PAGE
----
I didn’t get you a card.
Oh, and that gift part. . .yeah, didn’t get a chance to get that bought and mailed off either.
You’ve been here. You know how crazy it gets with five kids.
So, I thought I’d write you a post that has been percolating in my head for the past month.
Last month, when you and mom were visiting for Marc’s and Maddie’s First Communion, you made a comment that stopped me in my tracks and I’ve been thinking about it ever since.
Let me set the scene. It was probably around 6:30 in the morning and the full court press was on. Five children awake. Two trying to catch the bus so they wouldn’t be counted as “tardy”. Two others in the early stages of waking up: meaning that they had moved from their beds to the couch. Lunches in various stages of being packed. . .backpacks gapping open hungry for the homework folders. . .Scott trying to discern and execute breakfast orders. Dylan talking nonstop and demanding orange juice, bananas and “WHERE IS MY BASKETBALL WITH MY NAME ON IT?” All the while we were trying our hardest, all eight of us, not to make too much noise because Grandma was still sleeping. I’m sure we weren’t too successful.
Your comment brought tears to my eyes.
This was the first year we’ve had what I’m sure will be a continuing struggle with children not being so nice. Friends suddenly turning. . .mean things being said. . .recess time roughness. We even had some issues with boys saying things, copying her work, telling her that her lunch was gross. Scott and I were caught off guard by its existence and its unleash of power on our daughter. We even thought about abiding by her when she told us to do nothing about the situations.
The question we were constantly asking ourselves this year was how to innoculate our daughter to these diseases of growing up: the cliques, mean comments from boys and girls, the influence of media and our social media culture. . .
You gave her a sincere, simple compliment. That is how my daughter–your granddaughter– started her day.
And I know that compliments are tricky. Too many or too drenched in sweetness and they are counter productive. Too vague and they ring hollow. Their goal cannot be about boosting a person’s self esteem but need to be specific and honest and most of all, genuine.
Maddie is a beautiful girl. I’m sure that she will garner many compliments throughout her life. Many of those might be an unsavory attempt to influence her in some way. Many will sound sincere, but be hollow. Many will compliment things that aren’t important. And Maddie may struggle with knowing the difference.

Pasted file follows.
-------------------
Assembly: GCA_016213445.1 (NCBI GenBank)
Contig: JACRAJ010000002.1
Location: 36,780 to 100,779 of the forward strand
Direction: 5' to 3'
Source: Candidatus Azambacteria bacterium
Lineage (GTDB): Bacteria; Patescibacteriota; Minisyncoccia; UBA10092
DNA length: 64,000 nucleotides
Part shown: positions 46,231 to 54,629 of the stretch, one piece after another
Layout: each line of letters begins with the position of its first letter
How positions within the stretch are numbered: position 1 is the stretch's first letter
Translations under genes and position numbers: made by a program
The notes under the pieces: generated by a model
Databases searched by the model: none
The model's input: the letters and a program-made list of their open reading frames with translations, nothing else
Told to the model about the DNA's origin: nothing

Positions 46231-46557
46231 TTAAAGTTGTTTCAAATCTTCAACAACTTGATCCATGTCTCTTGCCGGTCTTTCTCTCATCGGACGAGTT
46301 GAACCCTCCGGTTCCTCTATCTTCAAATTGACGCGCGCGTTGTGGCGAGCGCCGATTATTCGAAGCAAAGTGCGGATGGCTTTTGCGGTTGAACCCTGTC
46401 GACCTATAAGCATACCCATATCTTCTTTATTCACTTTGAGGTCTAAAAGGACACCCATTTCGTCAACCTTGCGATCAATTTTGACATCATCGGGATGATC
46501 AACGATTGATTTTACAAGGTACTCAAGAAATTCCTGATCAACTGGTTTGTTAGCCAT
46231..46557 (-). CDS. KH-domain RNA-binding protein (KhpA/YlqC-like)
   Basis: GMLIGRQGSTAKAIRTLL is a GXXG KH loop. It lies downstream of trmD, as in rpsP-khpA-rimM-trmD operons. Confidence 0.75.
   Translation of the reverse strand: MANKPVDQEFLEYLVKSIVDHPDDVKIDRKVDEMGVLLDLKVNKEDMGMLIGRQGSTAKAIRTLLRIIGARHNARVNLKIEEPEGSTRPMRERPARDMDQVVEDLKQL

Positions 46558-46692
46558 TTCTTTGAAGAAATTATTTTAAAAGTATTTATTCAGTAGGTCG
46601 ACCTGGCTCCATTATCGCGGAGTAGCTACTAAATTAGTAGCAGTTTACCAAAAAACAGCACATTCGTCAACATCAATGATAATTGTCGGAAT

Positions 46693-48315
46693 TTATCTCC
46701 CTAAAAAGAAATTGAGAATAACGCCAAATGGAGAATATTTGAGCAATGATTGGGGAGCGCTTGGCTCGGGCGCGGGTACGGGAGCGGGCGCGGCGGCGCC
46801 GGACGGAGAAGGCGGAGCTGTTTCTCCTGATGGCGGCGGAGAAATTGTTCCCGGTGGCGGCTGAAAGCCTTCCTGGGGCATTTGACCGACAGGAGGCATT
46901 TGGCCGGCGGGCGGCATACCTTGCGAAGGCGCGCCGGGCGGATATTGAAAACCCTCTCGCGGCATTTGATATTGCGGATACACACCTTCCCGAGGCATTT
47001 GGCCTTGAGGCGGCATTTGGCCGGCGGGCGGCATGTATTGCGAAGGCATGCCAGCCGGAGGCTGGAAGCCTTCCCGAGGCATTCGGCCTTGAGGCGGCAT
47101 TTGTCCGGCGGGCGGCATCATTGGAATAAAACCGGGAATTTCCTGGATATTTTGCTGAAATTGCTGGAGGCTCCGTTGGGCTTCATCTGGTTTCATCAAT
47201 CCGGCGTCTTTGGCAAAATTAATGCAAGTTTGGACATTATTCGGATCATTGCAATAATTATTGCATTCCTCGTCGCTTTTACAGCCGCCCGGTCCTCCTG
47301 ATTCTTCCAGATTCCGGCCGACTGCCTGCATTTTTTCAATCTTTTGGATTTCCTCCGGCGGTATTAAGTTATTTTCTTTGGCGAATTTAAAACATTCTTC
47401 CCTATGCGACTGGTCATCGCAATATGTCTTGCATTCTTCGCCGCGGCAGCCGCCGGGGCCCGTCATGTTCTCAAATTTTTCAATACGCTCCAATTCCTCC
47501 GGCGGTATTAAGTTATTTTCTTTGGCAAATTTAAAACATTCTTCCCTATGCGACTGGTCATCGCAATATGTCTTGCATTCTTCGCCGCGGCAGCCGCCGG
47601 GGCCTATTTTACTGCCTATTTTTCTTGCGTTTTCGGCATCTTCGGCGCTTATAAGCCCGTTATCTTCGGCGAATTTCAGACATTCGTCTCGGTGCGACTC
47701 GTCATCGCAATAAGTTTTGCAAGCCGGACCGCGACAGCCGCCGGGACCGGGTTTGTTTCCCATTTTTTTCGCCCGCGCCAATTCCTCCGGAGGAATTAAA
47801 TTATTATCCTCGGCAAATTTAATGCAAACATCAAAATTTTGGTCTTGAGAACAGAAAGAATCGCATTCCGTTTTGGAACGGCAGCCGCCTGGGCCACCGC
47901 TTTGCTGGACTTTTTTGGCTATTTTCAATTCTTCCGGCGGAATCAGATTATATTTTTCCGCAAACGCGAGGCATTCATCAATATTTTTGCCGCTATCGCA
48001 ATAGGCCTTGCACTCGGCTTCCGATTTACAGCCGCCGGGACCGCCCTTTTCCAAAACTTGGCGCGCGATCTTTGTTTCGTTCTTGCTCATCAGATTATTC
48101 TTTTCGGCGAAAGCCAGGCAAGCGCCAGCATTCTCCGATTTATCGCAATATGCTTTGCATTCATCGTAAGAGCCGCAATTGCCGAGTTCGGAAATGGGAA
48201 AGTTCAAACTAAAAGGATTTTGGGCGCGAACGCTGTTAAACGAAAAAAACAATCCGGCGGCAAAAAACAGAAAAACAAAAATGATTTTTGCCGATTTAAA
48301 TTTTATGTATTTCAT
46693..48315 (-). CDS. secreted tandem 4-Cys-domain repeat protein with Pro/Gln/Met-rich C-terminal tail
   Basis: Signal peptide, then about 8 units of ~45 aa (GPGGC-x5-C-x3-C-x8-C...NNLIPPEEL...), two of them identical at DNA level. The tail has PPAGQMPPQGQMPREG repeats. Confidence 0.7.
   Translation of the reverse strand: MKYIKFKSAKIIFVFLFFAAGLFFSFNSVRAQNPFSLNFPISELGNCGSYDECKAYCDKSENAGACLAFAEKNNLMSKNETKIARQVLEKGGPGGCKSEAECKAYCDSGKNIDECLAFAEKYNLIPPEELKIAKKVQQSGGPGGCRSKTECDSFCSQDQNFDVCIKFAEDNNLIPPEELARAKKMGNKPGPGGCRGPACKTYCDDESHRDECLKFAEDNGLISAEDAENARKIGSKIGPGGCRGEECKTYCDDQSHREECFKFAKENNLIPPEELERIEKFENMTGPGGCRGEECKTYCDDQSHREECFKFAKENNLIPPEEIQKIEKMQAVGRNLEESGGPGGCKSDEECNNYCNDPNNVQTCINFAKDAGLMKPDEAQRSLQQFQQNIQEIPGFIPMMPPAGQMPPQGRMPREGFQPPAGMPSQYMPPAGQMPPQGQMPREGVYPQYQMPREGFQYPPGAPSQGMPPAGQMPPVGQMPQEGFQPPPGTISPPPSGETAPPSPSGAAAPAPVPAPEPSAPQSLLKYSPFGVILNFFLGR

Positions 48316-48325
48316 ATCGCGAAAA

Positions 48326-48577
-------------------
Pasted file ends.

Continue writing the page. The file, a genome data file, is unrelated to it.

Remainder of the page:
But, you see, you and mom have also raised your sons to be like this: To be examples of what men in her life should be–loving, supportive, caring, giving, empathetic, and sincere. Uncle Tim–her godfather–drove for two days to spend the First Communion weekend with us. Uncle Aaron has traveled to New Jersey and Texas multiple times to help us out and is always willing to accept an invitation to build Legos at 6:00 am. Uncle Chad is a beacon of generosity and empathy and sincerity. And, Uncle Jon, with his easy going humor and stunts (who can forget the permanent marker “tatoos” on the 4th of July?), always carves out time to be with us when we are visiting Colorado.
Along with her dad, these men surround her as pillars of a building. They surround her brothers, too. These are their references of what men should be like. Thanks for giving my children these people in their lives.
I’m finding that raising children in its simplest terms is like tuning a radio–not the digital kind where the station comes in automatically but the old fashioned kind where the subtlest turn of the dial means the difference between clarity and a faint buzz to all out static. The question is always how do we get our children to tune into their inner voice–the one that says THIS IS GOOD. THIS I CAN HEAR CLEARLY. And, most importantly, THIS IS TRUE.
For our daughter–and sons–it is hearing from the men in their life that they are good. . .that they are loved. For getting those sincere and specific compliments that bolster that inner voice to know the difference between good and clear. . .and not so good and faint static.
I have no idea what happened that day for Maddie. I don’t know if she heard any negativity or encountered adversity. I don’t know if the way we’ve tried to raise her was challenged.
I know that she started her day with a compliment from her Grandfather–a man very important in her life. In the words of Robert Frost from the poem The Road Less Traveled “. . .and that made all the difference.”
Thank you, Dad. I love you!